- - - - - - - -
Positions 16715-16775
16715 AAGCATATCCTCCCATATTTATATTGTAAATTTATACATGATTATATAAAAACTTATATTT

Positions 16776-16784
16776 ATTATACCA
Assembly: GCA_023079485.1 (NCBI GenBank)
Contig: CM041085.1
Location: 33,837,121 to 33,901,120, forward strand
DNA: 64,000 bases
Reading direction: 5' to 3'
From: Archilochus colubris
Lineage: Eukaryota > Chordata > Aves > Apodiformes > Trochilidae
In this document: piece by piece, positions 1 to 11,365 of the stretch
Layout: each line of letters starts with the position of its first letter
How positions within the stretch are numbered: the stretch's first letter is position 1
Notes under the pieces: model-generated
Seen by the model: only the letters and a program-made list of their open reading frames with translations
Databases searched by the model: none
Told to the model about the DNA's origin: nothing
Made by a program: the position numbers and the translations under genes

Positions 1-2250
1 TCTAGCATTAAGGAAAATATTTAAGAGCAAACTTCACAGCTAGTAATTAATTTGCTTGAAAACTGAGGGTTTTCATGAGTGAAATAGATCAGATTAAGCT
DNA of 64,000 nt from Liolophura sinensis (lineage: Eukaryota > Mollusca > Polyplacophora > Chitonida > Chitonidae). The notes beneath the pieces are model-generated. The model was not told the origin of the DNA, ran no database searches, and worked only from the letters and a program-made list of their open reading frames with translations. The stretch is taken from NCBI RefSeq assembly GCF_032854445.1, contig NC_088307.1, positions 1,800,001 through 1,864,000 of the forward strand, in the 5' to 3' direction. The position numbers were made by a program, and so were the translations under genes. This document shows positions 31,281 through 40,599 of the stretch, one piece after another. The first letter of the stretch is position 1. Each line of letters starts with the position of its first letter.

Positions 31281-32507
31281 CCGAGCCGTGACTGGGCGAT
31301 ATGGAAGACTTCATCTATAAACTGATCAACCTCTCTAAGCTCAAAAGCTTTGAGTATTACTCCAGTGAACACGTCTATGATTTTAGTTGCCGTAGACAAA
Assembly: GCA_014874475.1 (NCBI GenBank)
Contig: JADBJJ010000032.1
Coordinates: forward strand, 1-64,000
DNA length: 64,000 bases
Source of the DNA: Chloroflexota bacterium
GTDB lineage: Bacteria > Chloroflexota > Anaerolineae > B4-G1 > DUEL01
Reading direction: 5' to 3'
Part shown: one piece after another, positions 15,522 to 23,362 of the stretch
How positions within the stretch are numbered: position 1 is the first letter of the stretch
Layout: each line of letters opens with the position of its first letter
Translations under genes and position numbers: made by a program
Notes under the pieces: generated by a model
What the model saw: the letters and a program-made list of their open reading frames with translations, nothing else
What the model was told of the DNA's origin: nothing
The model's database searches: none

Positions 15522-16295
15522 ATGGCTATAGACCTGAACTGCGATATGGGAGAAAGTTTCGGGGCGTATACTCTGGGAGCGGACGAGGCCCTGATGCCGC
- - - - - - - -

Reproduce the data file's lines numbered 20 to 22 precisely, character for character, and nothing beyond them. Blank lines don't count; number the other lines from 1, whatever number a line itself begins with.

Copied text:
Positions 1-2250
1 TCTAGCATTAAGGAAAATATTTAAGAGCAAACTTCACAGCTAGTAATTAATTTGCTTGAAAACTGAGGGTTTTCATGAGTGAAATAGATCAGATTAAGCT
DNA of 64,000 nt from Liolophura sinensis (lineage: Eukaryota > Mollusca > Polyplacophora > Chitonida > Chitonidae). The notes beneath the pieces are model-generated. The model was not told the origin of the DNA, ran no database searches, and worked only from the letters and a program-made list of their open reading frames with translations. The stretch is taken from NCBI RefSeq assembly GCF_032854445.1, contig NC_088307.1, positions 1,800,001 through 1,864,000 of the forward strand, in the 5' to 3' direction. The position numbers were made by a program, and so were the translations under genes. This document shows positions 31,281 through 40,599 of the stretch, one piece after another. The first letter of the stretch is position 1. Each line of letters starts with the position of its first letter.